William as a stranger to my heart and me

William Shakespeare’s King Lear represents a journey of self-recognition
and self-awareness. The characters of Lear and Gloucester undergo major self-recognition
by the end of the play, while Edmund undergoes no self-recognition and ultimately
is killed by his brother, who has recognized his true nature. Both Lear and
Gloucester are tricked and betrayed by some of their children. Lear by his two
eldest daughters, Goneril and Regan, and Gloucester by his illegitimate son,
Edmund. In trying to achieve this self-awareness, some characters suffer
physically, some mentally, and others both. This play represents a self-recognition
of one’s true nature and the true nature of others.

Lear is initially portrayed as a naïve
old man who believes that all his daughters truly love him. Initially mistaken,
he later comes to realize that Cordelia is the only true, loving daughter that
he really has. Both Goneril and Regan use the most flowery language possible to
proclaim their “love” for their father, while Cordelia speaks what is truly in
her heart. Lear says to Cordelia, “Here I disclaim all my paternal care/And as
a stranger to my heart and me hold thee from this forever” (1.1.125-128). Lear
now considers Cordelia as foreign blood, a stranger to him. Lear’s proclivity
for hearing what he wants to believe makes him disinherit Cordelia and banish
her from the family. As Lear says to Kent, “Hear me, recreant; on thine allegiance,
hear me!/If on the tenth day following thy banished trunk be found in our
dominions, the moment is thy death” (1.1.191-202). Lear banishes Kent as well
for straight up telling him what he has done is wrong. From his descent into
madness, the only ones that still truly care for him are Kent and Cordelia. By
banishing his two most loyal subjects, Lear is setting up his own disastrous
fall.

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Lear’s madness comes to light
during the major storm, leading him to part of his self-recognition. The
deterioration of his thoughts mirrors this raging storm. In what seems to be a
delirious moment, Lear begins speaking to the storm saying, “Then let fall your
horrible pleasure. Here I stand your slave, a poor, infirm, weak, and despised
old man” (3.2.20-22). The storm does not owe Lear anything, unlike his horrible
daughters. This speech is inadvertently meant for Goneril and Regan as they
despise and do not care for their father, thinking of him only as a decrepit, old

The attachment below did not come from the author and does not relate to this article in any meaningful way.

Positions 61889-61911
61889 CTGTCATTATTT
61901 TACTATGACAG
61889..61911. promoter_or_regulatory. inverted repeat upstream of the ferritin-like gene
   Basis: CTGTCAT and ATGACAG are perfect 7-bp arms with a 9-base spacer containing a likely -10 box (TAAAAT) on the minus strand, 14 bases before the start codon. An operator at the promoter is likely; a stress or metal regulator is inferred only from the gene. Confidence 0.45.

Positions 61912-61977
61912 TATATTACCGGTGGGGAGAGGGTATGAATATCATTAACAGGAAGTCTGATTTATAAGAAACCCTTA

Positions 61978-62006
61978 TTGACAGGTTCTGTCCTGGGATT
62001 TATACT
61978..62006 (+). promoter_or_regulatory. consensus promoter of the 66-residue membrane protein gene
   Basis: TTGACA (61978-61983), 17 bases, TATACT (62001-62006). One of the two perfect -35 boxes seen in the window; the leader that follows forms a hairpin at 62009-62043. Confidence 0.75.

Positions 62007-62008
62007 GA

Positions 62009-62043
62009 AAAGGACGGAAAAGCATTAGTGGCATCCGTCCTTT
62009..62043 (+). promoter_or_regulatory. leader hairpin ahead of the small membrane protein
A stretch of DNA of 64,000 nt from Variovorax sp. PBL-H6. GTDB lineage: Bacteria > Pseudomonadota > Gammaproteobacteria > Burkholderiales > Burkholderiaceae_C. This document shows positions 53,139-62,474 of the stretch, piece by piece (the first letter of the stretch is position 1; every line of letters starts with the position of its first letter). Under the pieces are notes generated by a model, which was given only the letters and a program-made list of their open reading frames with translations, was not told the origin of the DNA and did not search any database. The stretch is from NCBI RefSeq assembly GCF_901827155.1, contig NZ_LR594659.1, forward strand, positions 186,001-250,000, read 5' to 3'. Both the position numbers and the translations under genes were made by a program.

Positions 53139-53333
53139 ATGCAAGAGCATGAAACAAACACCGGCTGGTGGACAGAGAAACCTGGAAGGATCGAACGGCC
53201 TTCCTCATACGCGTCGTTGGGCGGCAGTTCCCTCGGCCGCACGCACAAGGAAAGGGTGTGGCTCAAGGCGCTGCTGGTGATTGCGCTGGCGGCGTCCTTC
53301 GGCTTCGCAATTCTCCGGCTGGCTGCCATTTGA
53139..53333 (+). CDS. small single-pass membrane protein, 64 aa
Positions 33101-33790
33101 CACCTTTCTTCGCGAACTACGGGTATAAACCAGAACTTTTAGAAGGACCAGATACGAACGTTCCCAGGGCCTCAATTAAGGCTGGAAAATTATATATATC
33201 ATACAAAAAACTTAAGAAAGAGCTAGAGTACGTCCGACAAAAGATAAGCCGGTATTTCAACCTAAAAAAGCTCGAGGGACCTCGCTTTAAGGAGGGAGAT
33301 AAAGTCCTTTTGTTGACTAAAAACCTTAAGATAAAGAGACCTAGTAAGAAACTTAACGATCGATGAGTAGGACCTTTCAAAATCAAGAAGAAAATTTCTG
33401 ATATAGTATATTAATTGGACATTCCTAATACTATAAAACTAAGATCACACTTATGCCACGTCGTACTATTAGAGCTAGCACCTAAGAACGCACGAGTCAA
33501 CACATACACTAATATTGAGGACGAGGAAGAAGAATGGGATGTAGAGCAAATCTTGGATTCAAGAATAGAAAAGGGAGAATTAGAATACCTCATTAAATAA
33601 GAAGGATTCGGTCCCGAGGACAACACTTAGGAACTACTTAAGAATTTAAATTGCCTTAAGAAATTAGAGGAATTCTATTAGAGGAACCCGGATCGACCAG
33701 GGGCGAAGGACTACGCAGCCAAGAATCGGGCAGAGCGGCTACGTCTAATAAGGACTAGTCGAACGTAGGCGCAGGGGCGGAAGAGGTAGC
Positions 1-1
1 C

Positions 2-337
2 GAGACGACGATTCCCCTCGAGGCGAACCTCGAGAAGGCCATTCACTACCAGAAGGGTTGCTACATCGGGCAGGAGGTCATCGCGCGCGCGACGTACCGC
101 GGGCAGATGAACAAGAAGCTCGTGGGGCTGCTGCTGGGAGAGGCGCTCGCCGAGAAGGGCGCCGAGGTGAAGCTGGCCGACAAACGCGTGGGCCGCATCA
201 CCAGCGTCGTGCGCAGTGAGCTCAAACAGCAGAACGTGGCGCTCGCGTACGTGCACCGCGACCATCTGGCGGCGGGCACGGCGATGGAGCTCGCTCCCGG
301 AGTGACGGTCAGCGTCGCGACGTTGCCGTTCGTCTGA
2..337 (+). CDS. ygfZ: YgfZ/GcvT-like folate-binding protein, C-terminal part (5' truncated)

man. Within the storm, Lear relates to how humans cannot have control over
nature, just as he has no control over his daughters or his kingdom anymore. Further
into the storm, Lear comes to self-recognition that he was a neglectful ruler
who did not take care of all his subjects. He begins to see how the wretches of
society feel by realizing that he too feels like them after losing his identity
of being king. Lear is now “naked” without his identity. Lear also begins to
greatly identify with the disguised Edgar and says to him “Off, off, you
lendings! Come, unbutton here” (3.4.115-116). Reduced to a simpler man, Lear
comes to acknowledge his weaknesses and that he is no longer king. By relating
to the half-naked Edgar, Lear is completely letting go of his identity and
showing his true humanity.

Lear’s finale of recognition comes
when Cordelia is sentenced to death. At first, Lear thinks that Cordelia has
come to take revenge for being banished, but she is really there for redemption
and for the love of her father. Lear says to her “I know you don not love me,
for your sisters have, as I do remember, done me wrong” (4.7.83-84). Lear still
has not fully recognized that Cordelia truly does love him, but he has
recognized that her sisters are completely horrible people who only seek power
and wealth. As both Cordelia and Lear are sentenced to death, Lear finally
realizes that he wants to live out the rest of his days by her side. He says to
her, “Come, let’s go away to prison. We two alone will sing like birds i’ th’
cage. When thou dost ask me forgiveness, I’ll kneel down an ask thee
forgiveness. So we’ll live, and pray and sing, and tell old tales” (5.3.9-13). He
promises to give Cordelia his forgiveness of banishing her and her love, now
knowing that he truly does love his daughter with all his heart. However,
before he can carry out these promises, both Cordelia and Lear succumb to
death. Lear dies as a result of his grief and love for Cordelia. Without anyone
else left to love him, he dies as well. Leaving these recognitions behind ensures
that Lear has been forgiven by Cordelia.

Gloucester is very much like Lear
in his suffering concerning his children. However, Gloucester suffers much more
physically while Lear suffered mentally. Gloucester’s true loving child, like
Cordelia, is Edgar. His illegitimate son, Edmund marks the beginning of his
downfall and eventual suffering. Similar to Lear, Gloucester also falls victim
to the scheming of his unloving children. However, Gloucester’s journey to
self-recognition is much more violent and gory. Also like Lear, Gloucester
banishes his child, mistakenly believing that he wants him dead. Gloucester’s
proclamation, meant for Edgar begins with, “Let him fly far! Not in this land
shall he remain uncaught/Bringing the murderous coward to the stake; he that